Big Bang’s Bialik: Science is fun

Math, science, engineering and technology aren’t just for geeks — or guys, says Mayim Bialik, who plays a neuroscientist on The Big Bang Theory — and in real life.

As a child actress on Blossom, Bialik was turned on to biology by a tutor. The actress earned a doctorate in neuroscience at UCLA. She met her future husband in calculus class.

Being a scientist is a wonderful and creative way to live your life,” she says. “It’s a creative life and opens up tremendous opportunities. It’s a cool way to look at the world. It’s a beautiful thing to know how waves keep crashing and what it means to see a shooting star.”

Seventy percent of jobs require math and science knowledge, says Bialik.

Barbie gets her 'geek chic' on

Thanks to a campaign by female computer professionals, Barbie will be a computer engineer, reports the Wall Street Journal. “Please help us in getting Barbie to get her Geek on!” came the appeal from the blog GeekGirlCamp.

Mattel gave visitors to Barbie’s site a choice of careers for the job-hopping doll:  architect, anchorwoman, computer engineer, environmentalist or surgeon. More than 600,000 votes were cast during a four-week period this past winter.  Girls overwhelmingly wanted to see Barbie as an anchorwoman. But then female computer engineers “launched a viral campaign on the Internet to get out the vote and ensure Barbie would join their ranks,” the Journal reports.

The former fashion model, stewardess, dentist, astronaut, rock star and presidential candidate is going high-tech.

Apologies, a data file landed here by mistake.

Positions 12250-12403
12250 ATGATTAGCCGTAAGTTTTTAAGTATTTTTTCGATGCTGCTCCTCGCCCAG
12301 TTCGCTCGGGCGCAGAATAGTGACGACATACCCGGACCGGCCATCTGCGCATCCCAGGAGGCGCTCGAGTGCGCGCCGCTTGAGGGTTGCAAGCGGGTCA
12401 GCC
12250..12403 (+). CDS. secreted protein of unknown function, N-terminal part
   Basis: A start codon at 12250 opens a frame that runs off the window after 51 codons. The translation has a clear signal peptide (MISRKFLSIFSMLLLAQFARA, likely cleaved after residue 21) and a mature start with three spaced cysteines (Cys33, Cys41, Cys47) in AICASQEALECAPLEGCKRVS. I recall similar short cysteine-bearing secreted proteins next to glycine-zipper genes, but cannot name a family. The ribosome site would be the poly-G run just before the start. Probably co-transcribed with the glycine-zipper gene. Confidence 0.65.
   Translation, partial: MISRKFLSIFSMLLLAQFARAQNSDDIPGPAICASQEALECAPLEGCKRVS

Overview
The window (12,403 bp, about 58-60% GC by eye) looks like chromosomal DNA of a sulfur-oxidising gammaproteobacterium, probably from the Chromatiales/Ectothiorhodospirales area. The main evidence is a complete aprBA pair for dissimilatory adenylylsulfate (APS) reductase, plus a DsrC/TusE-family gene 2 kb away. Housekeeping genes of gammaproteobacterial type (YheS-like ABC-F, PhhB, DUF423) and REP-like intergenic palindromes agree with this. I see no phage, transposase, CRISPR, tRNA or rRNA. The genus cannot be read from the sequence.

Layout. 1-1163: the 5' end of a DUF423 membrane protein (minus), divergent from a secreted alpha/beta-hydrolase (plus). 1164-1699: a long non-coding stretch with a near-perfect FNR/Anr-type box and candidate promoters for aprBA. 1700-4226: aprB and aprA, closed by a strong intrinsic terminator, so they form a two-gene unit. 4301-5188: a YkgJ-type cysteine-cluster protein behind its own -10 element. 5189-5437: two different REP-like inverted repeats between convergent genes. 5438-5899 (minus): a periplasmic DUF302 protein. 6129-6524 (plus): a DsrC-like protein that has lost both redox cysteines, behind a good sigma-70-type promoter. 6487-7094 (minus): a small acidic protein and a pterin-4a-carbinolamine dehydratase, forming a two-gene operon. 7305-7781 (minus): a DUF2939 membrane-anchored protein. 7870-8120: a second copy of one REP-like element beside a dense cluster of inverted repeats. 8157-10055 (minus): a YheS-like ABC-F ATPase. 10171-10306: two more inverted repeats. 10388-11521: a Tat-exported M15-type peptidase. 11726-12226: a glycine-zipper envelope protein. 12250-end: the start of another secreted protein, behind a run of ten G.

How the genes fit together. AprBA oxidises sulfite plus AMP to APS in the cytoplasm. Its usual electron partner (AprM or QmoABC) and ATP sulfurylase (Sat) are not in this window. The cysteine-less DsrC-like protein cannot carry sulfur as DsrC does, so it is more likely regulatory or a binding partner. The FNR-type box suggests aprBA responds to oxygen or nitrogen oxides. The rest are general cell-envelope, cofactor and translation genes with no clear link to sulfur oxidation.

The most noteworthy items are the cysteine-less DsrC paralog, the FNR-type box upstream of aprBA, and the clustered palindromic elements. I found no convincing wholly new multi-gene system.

The result is a ponytailed doll in black leggings and a top decorated in binary code that spells Barbie, and lots of pink accessories—geek-chic glasses, Bluetooth headset and shoes.

Fewer women are majoring in computer science: In 2008, women received 18% of computer science degrees, down from 37% in 1985.  So women in the field are eager to encourage girls to consider computer careers.

After learning about the election from the National Academy of Engineers, Erin Fitzgerald, a science and technology fellow in the U.S. Department of Defense, helped get out the vote. “There is a perception that an interest in math, science and computers means being socially awkward and boring and sacrificing the opportunity to be creative and fun,” she says.

When Mattel asked women computer scientists how to design the new Barbie, they replied: ” ‘Make us look cool and hip.’ ‘Don’t put us in lab coats.’ ‘Don’t make us look like nerds.’ ”

The prototype was displayed at the International Toy Fair in New York Feb. 11.

Veronica Belmont, a San Francisco resident who has an online-technology video show and who says she snubbed Barbie as a girl in favor of toys she could take apart and reassemble, thought Barbie’s sparkly leggings and pink accessories “were over the top.”

“I found the pink condescending,” Ms. Belmont says, “but if it will get little girls’ attention and get them to play with computers, it’s a good start.”

Mattel says Computer Engineer Barbie — and News Anchor Barbie — will be in stores in the fall.

Episcopal Priest Barbie (via Instapundit) is not a Mattel-designed doll.